Duane Washington, Luther Muhammad suspensions not about just one game, Ohio State coach Chris Holtmann says

Adam Jardy
Ohio State head coach Chris Holtmann calls out a play during the first half. [Joshua A. Bickel/Dispatch]

Chris Holtmann didn’t mince many words Monday afternoon about Duane Washington’s game against Indiana on Saturday.

In addressing why the team’s second-leading scorer played only eight minutes in a 12-point road loss to the Hoosiers, Holtmann said he needed to see more effort and focus from the sophomore guard than what he had displayed in his limited playing time that game.

But the directness with which Holtmann spoke as the Buckeyes prepared to host Nebraska on Tuesday night paled in comparison to the perspective he drew upon postgame to describe the suspensions handed out to Washington and classmate Luther Muhammad. Riding a four-game losing streak brought about by well-documented offensive struggles that brought uncomfortable flashbacks to last season, the Buckeyes entered what felt like a must-win game in January without two key members of their rotation and left with only two scholarship guards available.

Holtmann still made the decision, and after the 80-68 win he made it clear that it had more to do with just the game against the Cornhuskers.

“I don’t know that there’s a specific message (I’m sending),” he said. “I’m not coaching for just one game. Ever. I’m not ever doing that. I’m not ever coaching just to win one game or put our best team on the floor for one game. They’re more important to me than that, and it’s more important to me than that. And if I ever get to the point to where I coach for just one game, I’m getting out. See ya. Peace out. Not doing it.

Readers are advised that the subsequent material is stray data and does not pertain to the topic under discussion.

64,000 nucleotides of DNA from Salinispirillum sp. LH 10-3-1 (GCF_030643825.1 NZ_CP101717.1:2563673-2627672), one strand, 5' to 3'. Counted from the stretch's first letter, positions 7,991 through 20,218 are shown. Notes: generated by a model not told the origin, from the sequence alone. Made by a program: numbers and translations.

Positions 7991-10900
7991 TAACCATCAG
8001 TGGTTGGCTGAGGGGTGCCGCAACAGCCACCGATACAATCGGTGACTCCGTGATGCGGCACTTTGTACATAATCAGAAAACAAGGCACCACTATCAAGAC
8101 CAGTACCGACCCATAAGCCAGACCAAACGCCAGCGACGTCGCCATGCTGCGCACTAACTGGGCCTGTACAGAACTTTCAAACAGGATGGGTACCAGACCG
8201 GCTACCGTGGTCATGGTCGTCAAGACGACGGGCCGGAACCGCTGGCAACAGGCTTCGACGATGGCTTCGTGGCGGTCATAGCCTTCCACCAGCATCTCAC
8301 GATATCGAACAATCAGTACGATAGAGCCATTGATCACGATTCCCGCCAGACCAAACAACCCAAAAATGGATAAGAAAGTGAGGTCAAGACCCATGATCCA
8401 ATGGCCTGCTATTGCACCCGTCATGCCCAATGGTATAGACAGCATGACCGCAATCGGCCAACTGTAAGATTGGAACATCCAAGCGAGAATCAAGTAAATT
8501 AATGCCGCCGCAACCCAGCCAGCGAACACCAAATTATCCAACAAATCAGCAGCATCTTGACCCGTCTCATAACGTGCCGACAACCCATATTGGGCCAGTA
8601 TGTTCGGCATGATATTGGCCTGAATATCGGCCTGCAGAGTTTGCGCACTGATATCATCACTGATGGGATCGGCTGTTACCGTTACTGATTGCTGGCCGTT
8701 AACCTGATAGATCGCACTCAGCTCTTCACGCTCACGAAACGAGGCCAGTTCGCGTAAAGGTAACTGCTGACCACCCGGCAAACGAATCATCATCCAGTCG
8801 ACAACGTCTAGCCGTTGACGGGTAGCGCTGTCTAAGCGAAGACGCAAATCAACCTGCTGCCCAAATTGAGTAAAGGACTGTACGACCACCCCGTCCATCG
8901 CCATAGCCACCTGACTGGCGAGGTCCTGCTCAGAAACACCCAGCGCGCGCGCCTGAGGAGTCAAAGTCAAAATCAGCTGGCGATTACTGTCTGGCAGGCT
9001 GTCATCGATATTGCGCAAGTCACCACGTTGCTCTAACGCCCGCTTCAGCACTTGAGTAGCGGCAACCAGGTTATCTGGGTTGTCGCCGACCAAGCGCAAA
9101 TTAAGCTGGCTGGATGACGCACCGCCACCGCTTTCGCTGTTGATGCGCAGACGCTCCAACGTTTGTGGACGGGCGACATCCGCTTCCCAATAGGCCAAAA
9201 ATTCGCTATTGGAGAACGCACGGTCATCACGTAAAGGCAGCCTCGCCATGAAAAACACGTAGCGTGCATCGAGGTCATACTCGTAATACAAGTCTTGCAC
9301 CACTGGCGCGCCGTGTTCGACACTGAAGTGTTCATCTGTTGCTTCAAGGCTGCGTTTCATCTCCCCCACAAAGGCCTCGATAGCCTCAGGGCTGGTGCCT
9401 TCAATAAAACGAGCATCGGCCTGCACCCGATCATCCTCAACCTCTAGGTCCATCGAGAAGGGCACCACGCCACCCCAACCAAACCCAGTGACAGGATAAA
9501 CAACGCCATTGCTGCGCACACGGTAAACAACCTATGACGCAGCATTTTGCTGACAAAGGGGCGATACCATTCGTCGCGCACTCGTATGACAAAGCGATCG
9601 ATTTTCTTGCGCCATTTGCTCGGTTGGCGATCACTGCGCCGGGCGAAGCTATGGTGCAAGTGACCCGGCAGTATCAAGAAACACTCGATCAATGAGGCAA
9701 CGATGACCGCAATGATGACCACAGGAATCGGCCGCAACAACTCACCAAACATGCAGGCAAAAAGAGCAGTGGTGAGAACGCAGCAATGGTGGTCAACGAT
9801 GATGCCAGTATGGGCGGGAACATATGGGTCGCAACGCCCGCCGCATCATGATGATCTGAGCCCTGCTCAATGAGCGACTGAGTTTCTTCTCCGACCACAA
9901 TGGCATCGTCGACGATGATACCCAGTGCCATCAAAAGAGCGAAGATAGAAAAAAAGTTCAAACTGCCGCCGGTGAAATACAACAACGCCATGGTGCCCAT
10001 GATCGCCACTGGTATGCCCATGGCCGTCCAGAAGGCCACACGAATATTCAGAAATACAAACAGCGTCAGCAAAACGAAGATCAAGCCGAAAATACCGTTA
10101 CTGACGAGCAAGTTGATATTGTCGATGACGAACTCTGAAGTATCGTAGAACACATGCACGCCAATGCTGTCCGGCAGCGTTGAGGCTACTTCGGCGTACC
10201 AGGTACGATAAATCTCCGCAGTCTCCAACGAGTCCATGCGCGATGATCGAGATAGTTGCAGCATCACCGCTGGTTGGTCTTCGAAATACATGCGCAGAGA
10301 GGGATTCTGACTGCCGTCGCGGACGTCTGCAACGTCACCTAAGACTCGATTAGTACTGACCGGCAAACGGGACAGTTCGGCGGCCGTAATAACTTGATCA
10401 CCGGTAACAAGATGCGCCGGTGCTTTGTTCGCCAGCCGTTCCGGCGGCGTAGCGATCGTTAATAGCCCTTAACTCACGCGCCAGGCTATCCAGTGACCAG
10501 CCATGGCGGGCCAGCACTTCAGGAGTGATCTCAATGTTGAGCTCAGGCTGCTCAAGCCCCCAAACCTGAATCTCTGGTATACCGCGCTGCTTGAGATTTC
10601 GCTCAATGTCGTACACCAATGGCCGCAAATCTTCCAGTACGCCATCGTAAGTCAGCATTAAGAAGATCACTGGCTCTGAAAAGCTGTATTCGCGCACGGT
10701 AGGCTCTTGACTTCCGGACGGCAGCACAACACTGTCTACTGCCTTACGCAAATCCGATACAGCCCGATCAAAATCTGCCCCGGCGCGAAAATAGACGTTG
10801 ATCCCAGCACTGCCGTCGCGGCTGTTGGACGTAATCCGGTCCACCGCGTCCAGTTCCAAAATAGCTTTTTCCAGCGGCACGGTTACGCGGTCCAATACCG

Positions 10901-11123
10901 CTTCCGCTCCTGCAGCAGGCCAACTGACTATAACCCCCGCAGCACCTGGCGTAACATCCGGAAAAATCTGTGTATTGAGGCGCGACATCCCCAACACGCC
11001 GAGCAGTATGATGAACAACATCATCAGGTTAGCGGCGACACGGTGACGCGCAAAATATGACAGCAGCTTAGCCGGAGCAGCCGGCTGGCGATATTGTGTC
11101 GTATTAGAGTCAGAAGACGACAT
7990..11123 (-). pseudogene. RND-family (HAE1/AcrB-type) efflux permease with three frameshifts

“For me, it’s bigger than that. It’s bigger than that for them, it’s bigger than that for me.”

The official explanation was that the players were suspended for a failure to meet program standards and expectations. Later in his press conference, Holtmann referenced a specific incident that was brought to the attention of the coaching staff.

The suspension is open-ended and at Holtmann’s discretion. Neither player is facing any sort of legal action or university-mandated suspension, a source has told The Dispatch. Holtmann said he had been leaning toward suspending the two players Monday when he spoke with reporters but didn’t make a final decision until earlier in the day Tuesday.

Junior CJ Walker, who without the two guards played a career-high 37:28 and scored a season-high 18 points on 7-of-12 shooting, said the players found out Tuesday.

“We didn’t find out until late,” he said. “We didn’t really know what was going on, so we kind of figured out super late. It was a quick adjustment, a big adjustment for us with Duane being a big scorer for us, Luther, the same, (and his) defense. It was a big adjustment for us. We kind of played out today and were able to make shots today. It was able to work itself out but we most definitely missed them and can’t wait for them to get back.”